Wabi-sabi–the Japanese art of finding beauty in imperfection. Simple, slow, and uncluttered, it reveres authenticity above all.
There’s a story behind the cracks and imperfections you see in picture of the vessel above. I bought this vase because of the bee on it. A bee symbolizes rebirth and personal growth. Strangely, the day I bought the vase, I learned some things that would change my life forever.
Two months later, I left my marriage and moved to an apartment. A year after that, I was talking to a dear friend on speakerphone as I wrapped dishes in the kitchen, packing everything up for my move to Dallas. Apparently not able to effectively do two things at once, I dropped the vase, and it broke into seven pieces.
“Oh no!” I cried, disappointed at the loss of a vase that held symbolic meaning to me. Then, I remembered wabi sabi–beauty in imperfection–and I decided I would do the best I could to glue it together again. The cracks, and the story behind them would make the vase even more beautiful to me–especially after my friend committed suicide 18 months later. I still don’t know why he took his life, but maybe part of the reason was because he couldn’t accept his own cracks and imperfections.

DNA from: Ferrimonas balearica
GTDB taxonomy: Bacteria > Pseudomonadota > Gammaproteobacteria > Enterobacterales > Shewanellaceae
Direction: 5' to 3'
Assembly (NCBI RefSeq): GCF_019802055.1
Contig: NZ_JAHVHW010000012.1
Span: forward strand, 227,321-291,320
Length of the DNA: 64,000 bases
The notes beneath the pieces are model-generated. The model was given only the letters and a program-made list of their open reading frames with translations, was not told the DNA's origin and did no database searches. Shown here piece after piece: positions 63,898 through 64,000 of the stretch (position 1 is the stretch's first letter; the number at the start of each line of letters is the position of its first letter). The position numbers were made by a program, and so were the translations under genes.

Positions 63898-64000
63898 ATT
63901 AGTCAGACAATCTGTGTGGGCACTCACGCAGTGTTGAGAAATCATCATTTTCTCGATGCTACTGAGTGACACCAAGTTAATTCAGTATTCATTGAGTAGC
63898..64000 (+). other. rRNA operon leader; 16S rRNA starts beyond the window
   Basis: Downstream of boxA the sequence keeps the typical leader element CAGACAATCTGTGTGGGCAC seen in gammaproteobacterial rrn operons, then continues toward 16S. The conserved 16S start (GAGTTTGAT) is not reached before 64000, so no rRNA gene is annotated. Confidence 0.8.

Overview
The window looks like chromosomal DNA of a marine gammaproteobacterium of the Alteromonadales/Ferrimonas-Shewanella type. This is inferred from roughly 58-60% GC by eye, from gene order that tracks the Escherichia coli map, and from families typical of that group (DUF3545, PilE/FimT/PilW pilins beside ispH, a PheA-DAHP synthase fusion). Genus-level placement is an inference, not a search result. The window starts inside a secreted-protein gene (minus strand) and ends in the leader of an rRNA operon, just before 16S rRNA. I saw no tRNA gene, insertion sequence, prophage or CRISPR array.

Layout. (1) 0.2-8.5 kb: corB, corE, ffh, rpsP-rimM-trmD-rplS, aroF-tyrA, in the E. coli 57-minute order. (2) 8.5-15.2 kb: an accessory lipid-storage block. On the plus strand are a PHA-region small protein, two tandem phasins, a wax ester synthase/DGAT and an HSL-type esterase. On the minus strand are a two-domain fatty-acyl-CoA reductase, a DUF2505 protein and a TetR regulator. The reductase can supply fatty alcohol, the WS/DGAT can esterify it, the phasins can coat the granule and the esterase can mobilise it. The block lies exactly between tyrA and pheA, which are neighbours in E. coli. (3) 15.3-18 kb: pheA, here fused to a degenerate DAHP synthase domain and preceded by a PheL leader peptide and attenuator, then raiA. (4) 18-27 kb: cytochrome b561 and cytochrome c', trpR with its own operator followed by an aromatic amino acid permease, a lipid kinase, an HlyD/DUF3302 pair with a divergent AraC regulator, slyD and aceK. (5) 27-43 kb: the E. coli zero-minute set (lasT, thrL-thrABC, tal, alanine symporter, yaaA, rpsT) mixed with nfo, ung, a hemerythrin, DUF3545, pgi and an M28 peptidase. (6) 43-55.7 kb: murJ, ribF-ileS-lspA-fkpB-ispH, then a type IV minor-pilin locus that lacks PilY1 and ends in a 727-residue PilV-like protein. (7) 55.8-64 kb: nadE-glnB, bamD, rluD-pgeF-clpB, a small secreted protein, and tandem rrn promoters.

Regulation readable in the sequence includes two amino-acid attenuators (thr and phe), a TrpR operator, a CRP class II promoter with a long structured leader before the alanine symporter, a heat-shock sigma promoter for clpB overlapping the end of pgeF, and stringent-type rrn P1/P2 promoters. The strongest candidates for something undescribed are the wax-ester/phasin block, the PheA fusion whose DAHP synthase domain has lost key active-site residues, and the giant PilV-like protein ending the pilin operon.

But I believe that in the stories behind each of our imperfections, there is the beauty of what makes us human.
I also believe that it’s in sharing our weaknesses and imperfections that we make some of our strongest bonds, as discussed in the book, The Spirituality of Imperfection (Ernest Kurtz and Katherine Ketcham):
Shared weakness: the shared honesty of mutual vulnerability openly acknowledged. That’s where we connect at the most fundamental level of our very humanness, it is our weakness that makes us alike; it is our strengths that make us different. Acknowledging shared weakness thus creates a rooted connectedness, a sense of common beginnings. We will grow in our different directions with our different strengths, but our roots remain in the same soil as everyone else’s–the earthy humus of our own imperfection.
This weekend, I experienced this kind of sharing and openness when I had the pleasure of driving agent, Jeanie Loiacono and author, Kathleen M. Rodgers to the Ozarks Writers League Conference in Branson.
Kathleen’s courage to write and talk about her past bulimia, as well as the open, honest sharing back and forth of our life stories that took place during the 14-hours of driving time that occurred over the two-day period, gave me the “safety” to be open, to feel a sense of connectedness.
It’s the same with my sisterhood of friends. When I finally found a group of women with whom I didn’t feel I had to live up to any expectations, I felt true connectedness.
One of my sister friends, Linda Apple, this morning, shared on Facebook:
Our hearts of stone become hearts of flesh when we learn where the outcast weeps. ― Brennan Manning
I’m grateful for imperfection and for the connectedness it can bring, if we open ourselves to it.